How does EPIFLO® compare to Negative Pressure Wound Therapy and Hyperbaric Oxygen Therapy?

EPIFLO® is the first and only FDA approved therapy which uses a fully portable, 3 ounce device to deliver Oxygen to your patient’s wound 24/7. While other advanced treatment for chronic wounds exist, all have drawbacks which make them undesirable when compared with EPIFLO. Some, such as hyperbaric oxygen (HBOT), often require dozens of visits over a period of months to an enclosed, pressurized chamber for up to three times per week. Others, such as vacuum pump therapy (NPWT) require the patient to be tethered to a heavy pump 24 hours per day, often for months on end. Both of these therapies are akin to stifling a patient’s freedom during the treatment, and often the wound does not heal, resulting in amputation.

NPWT seals the wound air tight and then applies negative pressure to stimulate the healing process. It requires the patient to remain tethered to a pump for the duration of their treatment. Though NPWT is in wide use today, it has serious drawbacks which EPIFLO does not. See this 2011 FDA Consumer Notice on Serious Complications Associated With Negative Pressure Wound Therapy which discloses 12 deaths and 174 injuries to NPWT patients since 2007. Additionally, Ogenix has published many case studies where NPWT failed to close a wound which was later closed using EPIFLO including diabetic foot ulcer with osteomyelitis, heel pressure ulcer, and traumatic foot injury.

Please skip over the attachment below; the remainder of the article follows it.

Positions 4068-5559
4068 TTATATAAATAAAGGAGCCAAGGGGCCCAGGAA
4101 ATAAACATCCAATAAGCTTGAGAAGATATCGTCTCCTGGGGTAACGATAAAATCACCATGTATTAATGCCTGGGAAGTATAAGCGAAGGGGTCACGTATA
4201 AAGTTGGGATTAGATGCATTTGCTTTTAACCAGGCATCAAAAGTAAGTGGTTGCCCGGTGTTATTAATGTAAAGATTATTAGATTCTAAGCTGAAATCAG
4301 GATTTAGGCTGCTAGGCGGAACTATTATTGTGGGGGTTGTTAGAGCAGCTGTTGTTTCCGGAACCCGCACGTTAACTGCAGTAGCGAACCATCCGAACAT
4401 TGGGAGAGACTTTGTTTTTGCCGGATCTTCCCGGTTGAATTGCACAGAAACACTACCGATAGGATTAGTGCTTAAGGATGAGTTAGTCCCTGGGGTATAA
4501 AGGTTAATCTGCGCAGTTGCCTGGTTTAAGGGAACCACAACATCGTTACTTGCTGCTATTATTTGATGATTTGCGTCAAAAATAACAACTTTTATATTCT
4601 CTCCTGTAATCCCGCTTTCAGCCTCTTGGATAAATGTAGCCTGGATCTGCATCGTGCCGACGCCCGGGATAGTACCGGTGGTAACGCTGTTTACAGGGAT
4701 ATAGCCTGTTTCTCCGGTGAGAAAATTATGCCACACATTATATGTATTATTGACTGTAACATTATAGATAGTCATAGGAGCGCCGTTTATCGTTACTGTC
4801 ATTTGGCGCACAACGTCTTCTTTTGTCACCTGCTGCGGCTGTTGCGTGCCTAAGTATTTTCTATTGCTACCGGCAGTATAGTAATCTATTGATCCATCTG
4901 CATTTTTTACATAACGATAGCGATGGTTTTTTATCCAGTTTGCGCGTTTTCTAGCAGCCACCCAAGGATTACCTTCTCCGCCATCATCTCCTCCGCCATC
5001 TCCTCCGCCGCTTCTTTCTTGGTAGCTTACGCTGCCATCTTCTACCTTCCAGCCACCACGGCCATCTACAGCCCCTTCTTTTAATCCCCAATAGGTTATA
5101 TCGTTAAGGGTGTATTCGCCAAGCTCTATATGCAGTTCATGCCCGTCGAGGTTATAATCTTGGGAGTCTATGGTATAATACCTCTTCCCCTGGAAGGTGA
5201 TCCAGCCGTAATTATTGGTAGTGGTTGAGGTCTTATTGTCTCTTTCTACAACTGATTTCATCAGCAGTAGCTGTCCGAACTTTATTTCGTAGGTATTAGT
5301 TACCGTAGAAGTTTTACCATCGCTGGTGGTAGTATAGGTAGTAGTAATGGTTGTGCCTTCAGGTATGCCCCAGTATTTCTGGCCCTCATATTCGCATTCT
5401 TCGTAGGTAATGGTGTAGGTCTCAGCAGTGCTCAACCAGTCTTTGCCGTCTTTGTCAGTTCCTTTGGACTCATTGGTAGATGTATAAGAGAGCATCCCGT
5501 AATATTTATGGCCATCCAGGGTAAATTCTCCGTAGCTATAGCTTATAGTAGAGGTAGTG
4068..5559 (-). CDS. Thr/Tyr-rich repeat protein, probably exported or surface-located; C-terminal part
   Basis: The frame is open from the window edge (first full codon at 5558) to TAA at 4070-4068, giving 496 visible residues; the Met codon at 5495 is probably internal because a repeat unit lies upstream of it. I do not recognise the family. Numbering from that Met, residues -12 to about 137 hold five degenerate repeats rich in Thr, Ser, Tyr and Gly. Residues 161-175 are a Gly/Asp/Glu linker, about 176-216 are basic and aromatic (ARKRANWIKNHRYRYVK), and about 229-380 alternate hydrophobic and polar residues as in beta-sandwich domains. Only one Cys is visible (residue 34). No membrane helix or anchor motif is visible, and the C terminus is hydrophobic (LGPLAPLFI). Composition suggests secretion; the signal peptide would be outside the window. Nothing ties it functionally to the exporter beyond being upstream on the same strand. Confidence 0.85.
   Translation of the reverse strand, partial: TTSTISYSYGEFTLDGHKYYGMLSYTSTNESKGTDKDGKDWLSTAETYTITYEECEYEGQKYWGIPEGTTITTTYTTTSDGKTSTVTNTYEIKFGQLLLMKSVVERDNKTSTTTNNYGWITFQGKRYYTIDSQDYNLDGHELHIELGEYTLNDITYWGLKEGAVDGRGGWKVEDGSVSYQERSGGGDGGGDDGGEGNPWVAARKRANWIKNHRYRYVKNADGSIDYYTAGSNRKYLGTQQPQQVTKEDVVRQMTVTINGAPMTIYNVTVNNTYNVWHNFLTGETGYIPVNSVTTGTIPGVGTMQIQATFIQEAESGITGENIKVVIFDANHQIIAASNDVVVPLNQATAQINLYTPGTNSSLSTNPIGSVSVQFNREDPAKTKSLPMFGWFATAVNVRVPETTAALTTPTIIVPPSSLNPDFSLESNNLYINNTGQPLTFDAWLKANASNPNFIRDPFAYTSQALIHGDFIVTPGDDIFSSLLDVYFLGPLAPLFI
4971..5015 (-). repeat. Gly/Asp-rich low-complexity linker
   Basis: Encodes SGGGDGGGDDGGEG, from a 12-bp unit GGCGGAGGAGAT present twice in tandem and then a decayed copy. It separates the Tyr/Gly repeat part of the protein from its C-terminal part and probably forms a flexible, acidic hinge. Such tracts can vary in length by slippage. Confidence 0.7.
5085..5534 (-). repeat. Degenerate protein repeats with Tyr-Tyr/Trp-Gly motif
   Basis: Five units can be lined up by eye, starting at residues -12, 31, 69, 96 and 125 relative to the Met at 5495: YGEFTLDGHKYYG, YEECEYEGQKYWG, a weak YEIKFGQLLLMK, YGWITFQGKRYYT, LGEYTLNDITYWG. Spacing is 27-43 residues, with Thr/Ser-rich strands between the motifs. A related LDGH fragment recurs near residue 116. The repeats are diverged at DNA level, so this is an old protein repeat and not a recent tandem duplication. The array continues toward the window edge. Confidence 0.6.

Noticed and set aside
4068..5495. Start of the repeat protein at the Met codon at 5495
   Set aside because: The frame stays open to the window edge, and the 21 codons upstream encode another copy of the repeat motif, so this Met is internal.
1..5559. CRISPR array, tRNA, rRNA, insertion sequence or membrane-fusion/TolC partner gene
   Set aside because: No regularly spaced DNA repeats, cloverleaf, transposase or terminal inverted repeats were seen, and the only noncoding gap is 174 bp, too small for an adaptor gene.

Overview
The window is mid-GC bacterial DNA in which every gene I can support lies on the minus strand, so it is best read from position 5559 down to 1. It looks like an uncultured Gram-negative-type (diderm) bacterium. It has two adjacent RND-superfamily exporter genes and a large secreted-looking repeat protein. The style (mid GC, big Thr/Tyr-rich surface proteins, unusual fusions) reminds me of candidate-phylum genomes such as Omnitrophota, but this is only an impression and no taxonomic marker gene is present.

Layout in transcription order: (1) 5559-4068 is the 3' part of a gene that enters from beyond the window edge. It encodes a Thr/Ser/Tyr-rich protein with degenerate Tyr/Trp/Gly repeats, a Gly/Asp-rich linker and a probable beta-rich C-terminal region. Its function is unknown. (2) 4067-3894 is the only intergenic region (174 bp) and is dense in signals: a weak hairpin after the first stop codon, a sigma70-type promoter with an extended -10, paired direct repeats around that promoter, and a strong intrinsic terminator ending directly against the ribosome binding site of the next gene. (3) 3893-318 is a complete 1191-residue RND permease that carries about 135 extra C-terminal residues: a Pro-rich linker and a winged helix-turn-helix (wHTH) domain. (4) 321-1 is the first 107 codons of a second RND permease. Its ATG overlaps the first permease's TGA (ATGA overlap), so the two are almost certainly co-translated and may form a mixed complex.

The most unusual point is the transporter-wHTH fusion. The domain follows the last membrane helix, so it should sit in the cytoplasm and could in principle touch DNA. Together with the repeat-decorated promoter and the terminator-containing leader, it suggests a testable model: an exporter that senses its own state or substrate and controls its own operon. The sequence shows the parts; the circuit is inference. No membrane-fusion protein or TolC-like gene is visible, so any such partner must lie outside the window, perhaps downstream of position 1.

Although Hyperbaric Oxygen Therapy is often considered beneficial to the patient, a June, 2011 study shows that HBOT patients who take prescription medications have a 55% chance of suffering a drug interaction while undergoing HBOT. Additionally, the patient must typically travel 4-5 times per week for an appointment that takes two hours. Treatments can go on for months, causing major disruption in the patient’s life. It is also exceedingly expensive when compared with EPIFLO. EPIFLO patients resume their normal lifestyle the moment the EPIFLO device is applied. Because the EPIFLO unit weighs just 3 ounces and sits in your pocket or attaches to your waistband, it is very discreet and typically hidden from view during treatment. Once applied, the patient is free to go about a normal life, whether that includes shopping, dining, or simply going back to work. During the treatment, patients often go for 7-15 days between doctor visits, although increased drainage during the first week is a typical observation and indicates the wound has begun healing.

EPIFLO is disposable, and is replaced with a new unit every 15 days. Recent clinical evidence shows that a 6 month old chronic wound treated with EPIFLO heals in 6-8 weeks. Many heal faster, though some take longer. Many wounds in our database have previously failed hyperbaric or vac pump treatments before being treated with EPIFLO, and most will heal within 7 weeks in spite of failing these other treatments first.